I will discuss AF in detail in one of the next installments (including AF in liveview mode), but wanted to flag it up at this stage as it is one of the most exciting features for us and bodes well for the D800 too.

Flash-synch is officially 1/250th, although 1/320th works perfectly with underwater strobes. The D4 also offers a 1.2x crop mode (quite a few people like the Canon 1D series 1.3 crop with fisheye lenses) and this will synch to 1/400th. The DX crop mode (approx. 1.5) will synch to 1/500th, although the DX mode of the D4 only offers 6MP, which could be limiting for a number of applications.

The D4 has in-camera HDR processing, but it is JPG only. Fortunately the camera records excellent dynamic range in standard RAW shooting.

The camera has some neat in-camera processing. The D4 (and D800) is capable of in-camera HDR shooting, where two frames are shot with different exposures and then combined HDR-style to a final image. The output file is JPG only, which limits its value underwater, but it is likely to appeal to those who shoot in Fotosub style contests (such as the CMAS World Championship) where only JPGs can be produced. The D800 has the feature too, so use it quick before Canon users lobby to have to banned from contests!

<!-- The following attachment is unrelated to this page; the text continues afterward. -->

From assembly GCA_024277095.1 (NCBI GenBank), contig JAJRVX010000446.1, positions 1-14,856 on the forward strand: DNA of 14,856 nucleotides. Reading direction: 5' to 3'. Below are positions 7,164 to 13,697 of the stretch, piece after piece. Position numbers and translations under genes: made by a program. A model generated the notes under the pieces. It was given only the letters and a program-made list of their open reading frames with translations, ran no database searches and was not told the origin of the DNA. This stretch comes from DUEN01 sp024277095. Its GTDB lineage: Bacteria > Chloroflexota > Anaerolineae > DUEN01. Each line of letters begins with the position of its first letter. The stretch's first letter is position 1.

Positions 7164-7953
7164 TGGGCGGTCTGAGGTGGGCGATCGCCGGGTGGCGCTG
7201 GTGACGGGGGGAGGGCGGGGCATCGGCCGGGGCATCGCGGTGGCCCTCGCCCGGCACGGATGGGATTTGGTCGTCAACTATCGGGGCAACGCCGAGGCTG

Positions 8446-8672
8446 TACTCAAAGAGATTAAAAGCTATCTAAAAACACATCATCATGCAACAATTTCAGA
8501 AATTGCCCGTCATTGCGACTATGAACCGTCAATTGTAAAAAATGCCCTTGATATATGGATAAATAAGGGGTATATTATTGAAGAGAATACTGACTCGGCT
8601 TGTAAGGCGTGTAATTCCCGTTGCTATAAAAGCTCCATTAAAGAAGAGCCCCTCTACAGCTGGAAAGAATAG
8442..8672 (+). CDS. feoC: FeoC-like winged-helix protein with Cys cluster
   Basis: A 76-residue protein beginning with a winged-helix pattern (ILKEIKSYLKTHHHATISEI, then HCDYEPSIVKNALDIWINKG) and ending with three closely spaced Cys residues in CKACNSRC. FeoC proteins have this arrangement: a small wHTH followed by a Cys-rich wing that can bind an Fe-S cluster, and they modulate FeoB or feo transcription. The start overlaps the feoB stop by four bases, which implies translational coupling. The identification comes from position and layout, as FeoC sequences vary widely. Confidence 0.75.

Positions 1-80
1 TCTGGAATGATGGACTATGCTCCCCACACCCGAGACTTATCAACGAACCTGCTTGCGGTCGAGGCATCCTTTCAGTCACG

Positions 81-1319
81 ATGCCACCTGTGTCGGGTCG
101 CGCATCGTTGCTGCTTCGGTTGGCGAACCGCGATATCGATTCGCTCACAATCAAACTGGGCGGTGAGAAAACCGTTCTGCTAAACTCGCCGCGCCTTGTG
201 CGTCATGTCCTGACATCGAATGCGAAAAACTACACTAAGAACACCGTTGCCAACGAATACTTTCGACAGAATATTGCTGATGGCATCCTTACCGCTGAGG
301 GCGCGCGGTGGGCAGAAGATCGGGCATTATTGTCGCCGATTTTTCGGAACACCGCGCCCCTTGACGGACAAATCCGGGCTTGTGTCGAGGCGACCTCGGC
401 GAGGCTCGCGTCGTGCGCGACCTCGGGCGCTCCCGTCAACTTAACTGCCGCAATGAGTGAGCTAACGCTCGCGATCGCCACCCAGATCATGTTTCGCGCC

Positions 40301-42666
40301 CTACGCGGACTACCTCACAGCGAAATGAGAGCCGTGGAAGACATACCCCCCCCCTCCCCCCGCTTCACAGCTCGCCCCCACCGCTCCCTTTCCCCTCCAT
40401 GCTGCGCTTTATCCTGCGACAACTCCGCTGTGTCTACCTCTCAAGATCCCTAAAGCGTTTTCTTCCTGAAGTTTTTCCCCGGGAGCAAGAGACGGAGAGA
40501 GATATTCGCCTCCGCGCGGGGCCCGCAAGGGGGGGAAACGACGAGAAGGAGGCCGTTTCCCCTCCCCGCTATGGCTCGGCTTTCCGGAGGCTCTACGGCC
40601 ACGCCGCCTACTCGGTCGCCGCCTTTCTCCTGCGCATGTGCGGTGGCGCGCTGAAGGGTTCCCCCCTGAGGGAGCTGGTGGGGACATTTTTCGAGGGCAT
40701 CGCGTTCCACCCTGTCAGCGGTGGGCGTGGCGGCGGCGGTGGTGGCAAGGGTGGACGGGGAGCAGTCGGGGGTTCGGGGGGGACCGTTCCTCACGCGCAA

The D4 can process timelapse movies in camera (I have previously shared a movie I shot with this feature on the D800 back in January on the Wetpixel front page). For underwater timelapses, I think most would prefer to assemble timelapse sequences the old fashioned way, using the computer to allow white balance adjustments etc (and with the correct software to add Ken Burns style pans and zooms). The D4 has an in built intervalometer for shooting series of images and also these ready made timelapse movies.

Finally, another of the D4’s party pieces – the illuminated buttons for low light shooting is sadly not of benefit inside a housing! Neither are the vertical grip and controls.

(1) Introduction.
(2) Camera and housing overview: Part 1 D4 camera.
(3) Camera and housing overview: Part 2 NA-D4 housing.
(4) ISO, image quality and shooting FX (5) Autofocus and shooting experience (macro and wide, stills and video).
(6) Comparisons with other cameras and conclusion.